Why It May Become Difficult to Walk Into an Abercrombie & Fitch, Aeropostale, or American Eagle

Abercrombie & Fitch, Aeropostale, and American Eagle Outfitters have long been shopping mall staples for teen apparel. Their recent earnings, however, signal a shift in shopping habits.

Mar 27, 2014 at 1:14PM

Abercrombie & Fitch (NYSE:ANF), Aeropostale (NYSE:ARO), and American Eagle Outfitters (NYSE:AEO) have all now released their fourth quarter earnings which include full year earnings for fiscal 2013. All three teen apparel retailers saw significant year-over-year declines in their net sales.

These downbeat figures contrast with the National Retail Federation's recently pumped-up outlook for retail sales (which exclude automotive, gasoline, and restaurant purchases) for 2014 from 3.7% to 4.1% growth.

Despite the increasingly positive outlook for the retail industry, there are several reasons why it could be harder to find Abercrombie & Fitch, Aeropostale, and American Eagle Outfitters stores in the near future.


Credit: Michael Carter.

The common denominator within 2013 earnings
When it came to actual 2013 revenue figures, Abercrombie & Fitch saw a 9% year-over-year drop, Aeropostale fell 12%, and American Eagle Outfitters was down by 5%. .

Market reaction to the three teen brands' latest earnings differed due to expectations. Abercrombie & Fitch's stock rose more than 10% after its report. Meanwhile, Aeropostale and American Eagle Outfitters stock prices dropped 20% and 11%, respectively.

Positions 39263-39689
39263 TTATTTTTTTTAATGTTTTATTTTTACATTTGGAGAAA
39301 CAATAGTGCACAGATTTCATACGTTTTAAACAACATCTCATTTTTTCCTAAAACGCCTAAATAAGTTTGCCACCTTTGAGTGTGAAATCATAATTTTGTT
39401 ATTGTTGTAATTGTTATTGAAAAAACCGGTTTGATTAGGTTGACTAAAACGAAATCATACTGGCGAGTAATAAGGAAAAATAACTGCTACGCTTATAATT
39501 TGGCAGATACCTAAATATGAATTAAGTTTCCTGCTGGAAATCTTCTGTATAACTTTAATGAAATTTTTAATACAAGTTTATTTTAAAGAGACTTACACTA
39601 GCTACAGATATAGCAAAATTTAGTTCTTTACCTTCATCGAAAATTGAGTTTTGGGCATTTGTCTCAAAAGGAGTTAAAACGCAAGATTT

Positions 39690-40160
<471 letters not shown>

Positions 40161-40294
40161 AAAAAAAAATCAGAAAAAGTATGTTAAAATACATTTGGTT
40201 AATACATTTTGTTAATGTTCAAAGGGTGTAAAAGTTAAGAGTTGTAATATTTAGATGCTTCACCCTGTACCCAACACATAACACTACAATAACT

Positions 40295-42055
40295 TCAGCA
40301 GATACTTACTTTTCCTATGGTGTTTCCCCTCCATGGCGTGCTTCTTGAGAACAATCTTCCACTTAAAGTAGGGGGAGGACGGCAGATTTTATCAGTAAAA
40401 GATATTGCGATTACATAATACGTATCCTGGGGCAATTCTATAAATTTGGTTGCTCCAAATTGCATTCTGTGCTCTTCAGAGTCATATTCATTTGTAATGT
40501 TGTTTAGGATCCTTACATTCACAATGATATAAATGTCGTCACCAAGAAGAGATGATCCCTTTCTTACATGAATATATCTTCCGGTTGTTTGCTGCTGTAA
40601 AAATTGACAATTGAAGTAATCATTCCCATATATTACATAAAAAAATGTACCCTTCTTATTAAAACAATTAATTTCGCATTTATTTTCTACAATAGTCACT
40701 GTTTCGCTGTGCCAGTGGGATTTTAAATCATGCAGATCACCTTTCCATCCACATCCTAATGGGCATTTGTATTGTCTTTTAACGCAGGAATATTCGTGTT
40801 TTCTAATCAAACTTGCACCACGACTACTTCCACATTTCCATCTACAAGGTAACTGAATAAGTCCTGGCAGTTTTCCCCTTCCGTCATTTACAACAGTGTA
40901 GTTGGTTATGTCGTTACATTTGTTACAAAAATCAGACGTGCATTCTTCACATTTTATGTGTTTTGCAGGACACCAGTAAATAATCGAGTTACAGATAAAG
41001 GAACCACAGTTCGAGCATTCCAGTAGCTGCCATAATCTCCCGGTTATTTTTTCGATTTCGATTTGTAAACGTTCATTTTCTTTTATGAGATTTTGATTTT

Furthermore, the holiday quarter proved to be disappointing for each brand. Inventory levels rose 24% at Abercrombie & Fitch and 11% at Aeropostale 24%.  While American Eagle Outfitters did see their inventory levels decline12%, they experienced an 89% fall in net income for the quarter due to heavy sales and promotions.  Likewise, Abercrombie & Fitch saw its net income plunge 58%, while Aeropostale went from a net loss of $671 thousand in the same quarter of FY 2012 to $70.3 million. 

Looking back at the year, all three brands saw in-store comp sales decline as online comp sales stayed flat or grew.


In-Store Comp Sales Growth Year-over-Year for FY 2013

Online Comp Sales Growth Year-over-Year for FY 2013

Abercrombie & Fitch






American Eagle Outfitters



Credit: Company SEC Filings.

Why the physical locations are endangered
Before the Internet was created, there were pretty much two ways to buy new clothes -- in person or through mail order catalogs. The Internet made those catalogs obsolete years ago. It is slowly doing the same thing to the in-person shopping experience.

Online orders represented 25% of Abercrombie & Fitch sales in the fourth quarter of fiscal 2013. During the earnings conference call, management said it sees online sales becoming more of a dominant factor in the company's overall business -- the expectation being for revenue from online sales to increase another 20% in 2014.

Aeropostale and American Eagle Outfitters offered similar outlooks during their conference calls.